First in — Stretched Thin

On 11 September 2001, Al-Qaeda terrorists hijacked four airliners and used them as weapons against New York and Washington, D. C.  The attacks were planned and orchestrated by the mentally deficient Osama Bin-Laden.

In the aftermath of the attacks, the Bush administration announced its war on terrorism.  The Present’s stated goal was bringing Osama Bin-Laden and Al-Qaeda to justice and preventing the emergence of other terrorist networks.  President Bush intended to achieve the goals through economic and military sanctions against states perceived as harboring terrorists and increasing global surveillance on terrorists’ movements.

In the aftermath of the attack, the Inspector-General of the CIA conducted an internal review of the agency’s performance before 9/11.  This report was highly critical of senior CIA officials.  Through the autumn of 2001, the Taliban continued to pressure the Northern Alliance, often with the aid of Osama Bin Laden and his Arab forces.  On 9 September 2001, an assassination attempt by two Arabs posing as journalists mortally wounded Northern Alliance Leader Ahmad Shah Massoud.  This attack was the work of Bin Laden’s Al-Qaeda.  The Northern Alliance responded to Massoud’s killing with an aerial attack on Kabul on 11 September.

We now know that Al-Qaeda coordinated Massoud’s murder with the terror attacks on the United States on 11 September.  Since Massoud was an American ally, the US planned to punish Al-Qaeda and Bin Laden as part of its first phase of what became known as the Global War on Terror.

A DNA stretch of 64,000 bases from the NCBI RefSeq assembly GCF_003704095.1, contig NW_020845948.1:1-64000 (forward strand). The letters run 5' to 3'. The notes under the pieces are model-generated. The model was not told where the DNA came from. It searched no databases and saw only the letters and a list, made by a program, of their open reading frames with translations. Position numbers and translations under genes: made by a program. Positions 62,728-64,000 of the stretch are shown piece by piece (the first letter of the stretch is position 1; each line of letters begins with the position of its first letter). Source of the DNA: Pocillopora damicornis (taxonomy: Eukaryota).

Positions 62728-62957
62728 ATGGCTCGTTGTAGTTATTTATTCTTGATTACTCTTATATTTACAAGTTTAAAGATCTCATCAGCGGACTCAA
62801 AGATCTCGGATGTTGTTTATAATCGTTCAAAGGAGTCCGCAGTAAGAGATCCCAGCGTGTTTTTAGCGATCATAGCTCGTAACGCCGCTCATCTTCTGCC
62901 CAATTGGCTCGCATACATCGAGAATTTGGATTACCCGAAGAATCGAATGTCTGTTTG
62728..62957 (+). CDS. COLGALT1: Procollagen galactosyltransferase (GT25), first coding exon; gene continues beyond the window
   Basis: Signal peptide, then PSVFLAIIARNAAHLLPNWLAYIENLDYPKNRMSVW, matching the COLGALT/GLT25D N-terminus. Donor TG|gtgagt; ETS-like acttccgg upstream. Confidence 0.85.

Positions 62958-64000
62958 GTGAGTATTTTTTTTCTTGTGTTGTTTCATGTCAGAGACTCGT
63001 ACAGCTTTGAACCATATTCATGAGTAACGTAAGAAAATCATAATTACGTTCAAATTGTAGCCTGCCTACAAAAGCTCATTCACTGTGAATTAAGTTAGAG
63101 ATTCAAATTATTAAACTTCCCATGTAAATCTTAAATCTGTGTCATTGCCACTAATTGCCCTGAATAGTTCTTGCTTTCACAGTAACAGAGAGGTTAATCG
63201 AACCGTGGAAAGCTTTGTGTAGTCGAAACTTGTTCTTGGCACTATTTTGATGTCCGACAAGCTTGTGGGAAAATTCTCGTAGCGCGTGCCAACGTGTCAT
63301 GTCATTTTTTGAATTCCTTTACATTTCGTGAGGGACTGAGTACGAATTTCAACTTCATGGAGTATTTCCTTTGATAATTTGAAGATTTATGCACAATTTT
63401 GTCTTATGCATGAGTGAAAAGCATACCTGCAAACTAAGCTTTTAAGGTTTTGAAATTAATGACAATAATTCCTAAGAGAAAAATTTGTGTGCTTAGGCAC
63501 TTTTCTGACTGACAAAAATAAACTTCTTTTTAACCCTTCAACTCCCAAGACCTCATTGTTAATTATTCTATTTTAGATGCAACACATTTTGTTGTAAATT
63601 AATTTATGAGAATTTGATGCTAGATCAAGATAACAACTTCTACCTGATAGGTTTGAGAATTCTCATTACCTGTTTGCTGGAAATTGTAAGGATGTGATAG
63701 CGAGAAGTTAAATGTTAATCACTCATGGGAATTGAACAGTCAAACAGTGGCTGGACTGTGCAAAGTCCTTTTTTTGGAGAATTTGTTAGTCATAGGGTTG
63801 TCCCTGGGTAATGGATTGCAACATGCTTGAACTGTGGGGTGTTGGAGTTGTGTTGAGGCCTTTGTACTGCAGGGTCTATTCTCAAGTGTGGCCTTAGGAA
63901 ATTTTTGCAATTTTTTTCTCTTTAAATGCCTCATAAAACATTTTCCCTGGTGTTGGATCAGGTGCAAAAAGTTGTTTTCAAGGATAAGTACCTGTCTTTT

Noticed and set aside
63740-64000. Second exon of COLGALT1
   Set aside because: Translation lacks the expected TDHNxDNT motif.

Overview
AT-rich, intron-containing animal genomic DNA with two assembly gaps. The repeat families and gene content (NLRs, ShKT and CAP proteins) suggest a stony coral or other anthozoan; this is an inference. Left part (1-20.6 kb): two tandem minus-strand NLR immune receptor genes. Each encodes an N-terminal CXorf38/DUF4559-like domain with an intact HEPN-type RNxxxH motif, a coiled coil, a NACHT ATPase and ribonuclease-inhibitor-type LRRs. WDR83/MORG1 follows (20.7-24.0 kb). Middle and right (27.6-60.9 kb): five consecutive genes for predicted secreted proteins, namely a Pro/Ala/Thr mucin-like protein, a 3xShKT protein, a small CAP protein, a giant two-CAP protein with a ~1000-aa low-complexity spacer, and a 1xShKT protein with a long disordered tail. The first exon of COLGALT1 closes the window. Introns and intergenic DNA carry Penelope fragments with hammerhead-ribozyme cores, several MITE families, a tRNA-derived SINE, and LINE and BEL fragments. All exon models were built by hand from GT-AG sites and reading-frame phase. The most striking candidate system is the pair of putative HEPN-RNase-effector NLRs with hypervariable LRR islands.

The War in Afghanistan began on 7 October 2001 with allied airstrikes on Taliban and al Qaida targets.  On the ground, American, British, and other Allied special forces troops worked with the Northern Alliance to begin a military offensive to overthrow the Taliban.  This alliance between the Northern Alliance and the Allies led to coordination between Allied air attacks and ground attacks by the Northern Alliance.  These attacks led to the fall of Kabul on 13 November 2001, as the Taliban retreated from most of northern Afghanistan.

But the first troops in Afghanistan after 9/11 weren’t military.  They were CIA officers carrying boxes of cash to recruit Afghan warlords.  It was after that when special operations forces showed up, and after that, an allied bombing campaign.  In 2001, the coalition victory came quickly.  CIA officers took the lead in locating Osama Bin-Laden in the Tora Bora complex but worked with special operators and local Afghan militias.  Bin-Laden’s escape and disappearance into the woodwork meant that the Al-Qaeda organization could not wage further attacks against the United States.

During these early days, CIA (forward) was exceptional and well-suited for the challenge.  Afghanistan in 2001 wasn’t the CIA’s first turn at bat.  Covert operations in Afghanistan began in 1979.  Some contend (and I am one of them) that the CIA’s operation Cyclone set into motion what later transpired: the creation of Al-Qaeda and the attack upon the United States in 2001.